Step Three:  How are decisions made and who is a stakeholder?


A big trap for many couples these days is to think that it is – no matter what – 100% their day, anything they want, nobody else should even express an opinion.  At its extreme there is a name for it: bridezilla.  We are sympathetic to couples who think the day should be all about them since that is the strong cultural message today.  There is little wisdom on how to do the negotiation dance while keeping your stand as the central figures in the big family drama of the wedding.

Money itself is just a piece of paper.  What money stands for is the important question.  In your family and your fiancé’s family, money may represent:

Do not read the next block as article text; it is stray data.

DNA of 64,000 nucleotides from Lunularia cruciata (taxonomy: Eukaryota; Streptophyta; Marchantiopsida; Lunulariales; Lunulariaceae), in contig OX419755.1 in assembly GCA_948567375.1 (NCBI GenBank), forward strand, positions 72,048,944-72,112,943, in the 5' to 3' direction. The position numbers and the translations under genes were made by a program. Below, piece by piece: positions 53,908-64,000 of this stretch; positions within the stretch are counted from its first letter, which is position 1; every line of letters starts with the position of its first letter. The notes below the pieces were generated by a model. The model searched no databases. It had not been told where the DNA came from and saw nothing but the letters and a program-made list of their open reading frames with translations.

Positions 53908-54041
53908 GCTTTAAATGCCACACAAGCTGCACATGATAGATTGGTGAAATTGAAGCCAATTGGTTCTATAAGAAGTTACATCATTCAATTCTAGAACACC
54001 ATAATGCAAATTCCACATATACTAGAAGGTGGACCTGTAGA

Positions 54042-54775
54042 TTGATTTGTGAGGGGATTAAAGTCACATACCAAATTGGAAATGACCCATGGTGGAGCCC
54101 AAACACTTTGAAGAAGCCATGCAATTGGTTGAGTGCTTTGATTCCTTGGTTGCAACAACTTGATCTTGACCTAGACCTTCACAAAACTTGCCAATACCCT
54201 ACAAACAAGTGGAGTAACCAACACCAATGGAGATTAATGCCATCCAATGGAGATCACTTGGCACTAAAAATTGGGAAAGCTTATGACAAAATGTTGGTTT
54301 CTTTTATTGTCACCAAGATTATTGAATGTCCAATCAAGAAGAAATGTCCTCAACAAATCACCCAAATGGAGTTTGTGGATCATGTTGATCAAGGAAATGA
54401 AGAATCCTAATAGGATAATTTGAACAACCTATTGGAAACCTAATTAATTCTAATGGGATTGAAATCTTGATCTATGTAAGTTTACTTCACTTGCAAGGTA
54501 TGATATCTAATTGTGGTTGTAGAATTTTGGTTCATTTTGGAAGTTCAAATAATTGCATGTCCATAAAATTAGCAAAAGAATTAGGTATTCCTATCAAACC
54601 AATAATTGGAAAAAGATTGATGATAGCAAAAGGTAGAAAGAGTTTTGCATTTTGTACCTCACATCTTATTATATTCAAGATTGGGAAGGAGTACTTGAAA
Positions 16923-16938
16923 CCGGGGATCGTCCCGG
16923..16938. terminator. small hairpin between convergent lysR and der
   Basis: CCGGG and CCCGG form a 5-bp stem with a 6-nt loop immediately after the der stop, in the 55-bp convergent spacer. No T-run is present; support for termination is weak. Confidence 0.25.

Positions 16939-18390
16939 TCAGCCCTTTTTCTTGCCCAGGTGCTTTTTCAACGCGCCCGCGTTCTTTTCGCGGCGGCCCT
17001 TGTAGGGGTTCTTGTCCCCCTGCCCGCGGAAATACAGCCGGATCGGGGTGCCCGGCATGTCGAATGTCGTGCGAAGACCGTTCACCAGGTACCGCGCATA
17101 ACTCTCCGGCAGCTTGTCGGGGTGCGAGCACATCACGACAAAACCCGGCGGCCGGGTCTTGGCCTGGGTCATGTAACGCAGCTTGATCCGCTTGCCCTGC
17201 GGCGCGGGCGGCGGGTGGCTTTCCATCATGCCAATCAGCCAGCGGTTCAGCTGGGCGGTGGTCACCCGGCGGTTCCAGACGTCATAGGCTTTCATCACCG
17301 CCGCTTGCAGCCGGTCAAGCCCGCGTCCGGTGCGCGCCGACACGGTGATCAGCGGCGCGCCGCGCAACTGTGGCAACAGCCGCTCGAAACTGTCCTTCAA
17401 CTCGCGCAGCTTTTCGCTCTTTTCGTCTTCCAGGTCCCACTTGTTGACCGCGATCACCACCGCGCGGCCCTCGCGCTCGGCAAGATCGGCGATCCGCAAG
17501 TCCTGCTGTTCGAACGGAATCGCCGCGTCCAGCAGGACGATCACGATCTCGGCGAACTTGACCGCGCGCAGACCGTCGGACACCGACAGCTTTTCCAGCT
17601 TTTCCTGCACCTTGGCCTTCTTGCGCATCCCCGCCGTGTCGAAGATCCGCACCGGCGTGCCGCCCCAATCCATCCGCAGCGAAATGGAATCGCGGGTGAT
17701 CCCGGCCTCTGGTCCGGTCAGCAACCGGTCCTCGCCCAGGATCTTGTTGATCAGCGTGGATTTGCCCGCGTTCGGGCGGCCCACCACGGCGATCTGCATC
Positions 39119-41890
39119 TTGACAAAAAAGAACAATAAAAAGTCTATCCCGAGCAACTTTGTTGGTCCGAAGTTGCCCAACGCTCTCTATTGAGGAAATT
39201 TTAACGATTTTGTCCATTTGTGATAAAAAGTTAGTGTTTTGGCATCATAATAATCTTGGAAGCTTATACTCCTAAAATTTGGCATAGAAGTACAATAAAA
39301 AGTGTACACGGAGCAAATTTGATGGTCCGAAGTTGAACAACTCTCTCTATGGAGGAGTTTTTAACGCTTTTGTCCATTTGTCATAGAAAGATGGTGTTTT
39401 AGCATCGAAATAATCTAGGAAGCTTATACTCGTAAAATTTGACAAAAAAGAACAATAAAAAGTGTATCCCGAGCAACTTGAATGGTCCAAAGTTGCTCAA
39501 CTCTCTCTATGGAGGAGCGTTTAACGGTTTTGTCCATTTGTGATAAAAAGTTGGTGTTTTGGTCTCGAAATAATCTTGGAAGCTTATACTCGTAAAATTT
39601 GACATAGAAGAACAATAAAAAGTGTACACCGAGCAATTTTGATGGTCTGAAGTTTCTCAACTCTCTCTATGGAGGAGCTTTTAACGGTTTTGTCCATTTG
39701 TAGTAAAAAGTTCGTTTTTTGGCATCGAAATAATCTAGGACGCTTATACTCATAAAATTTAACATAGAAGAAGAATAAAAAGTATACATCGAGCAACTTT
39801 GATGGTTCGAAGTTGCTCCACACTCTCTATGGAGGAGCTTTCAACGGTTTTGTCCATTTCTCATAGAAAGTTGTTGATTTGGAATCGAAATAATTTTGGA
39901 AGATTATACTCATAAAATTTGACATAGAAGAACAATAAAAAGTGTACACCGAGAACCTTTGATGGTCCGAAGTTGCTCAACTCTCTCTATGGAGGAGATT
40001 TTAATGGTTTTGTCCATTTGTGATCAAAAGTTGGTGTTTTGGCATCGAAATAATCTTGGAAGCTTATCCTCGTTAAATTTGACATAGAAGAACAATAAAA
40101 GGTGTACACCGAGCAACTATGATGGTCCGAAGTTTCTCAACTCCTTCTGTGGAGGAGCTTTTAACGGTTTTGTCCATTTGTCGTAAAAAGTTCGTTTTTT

• Showing what is important

  • Having choices

  • Making it as a successful person

  • Saving as much as you can

  • Impressing other people

  • Having beautiful things around you

  • Security

  • Pride

 

No matter who pays, wedding planning decisions you make reflect on your parents because they are the ones who raised you and instilled the values in you today.  This means that no matter who pays, if you are acting in a way that your parents find troubling, they likely are going to speak up (or feel very tense from not sharing their real feelings.)  This doesn’t mean they should always win a disagreement.  It is in your best interest to listen, reassess your decision, decide if it’s a key value in your wedding planning, and then let some things go so they reflect a part of the people who raised you and will be there for your big day.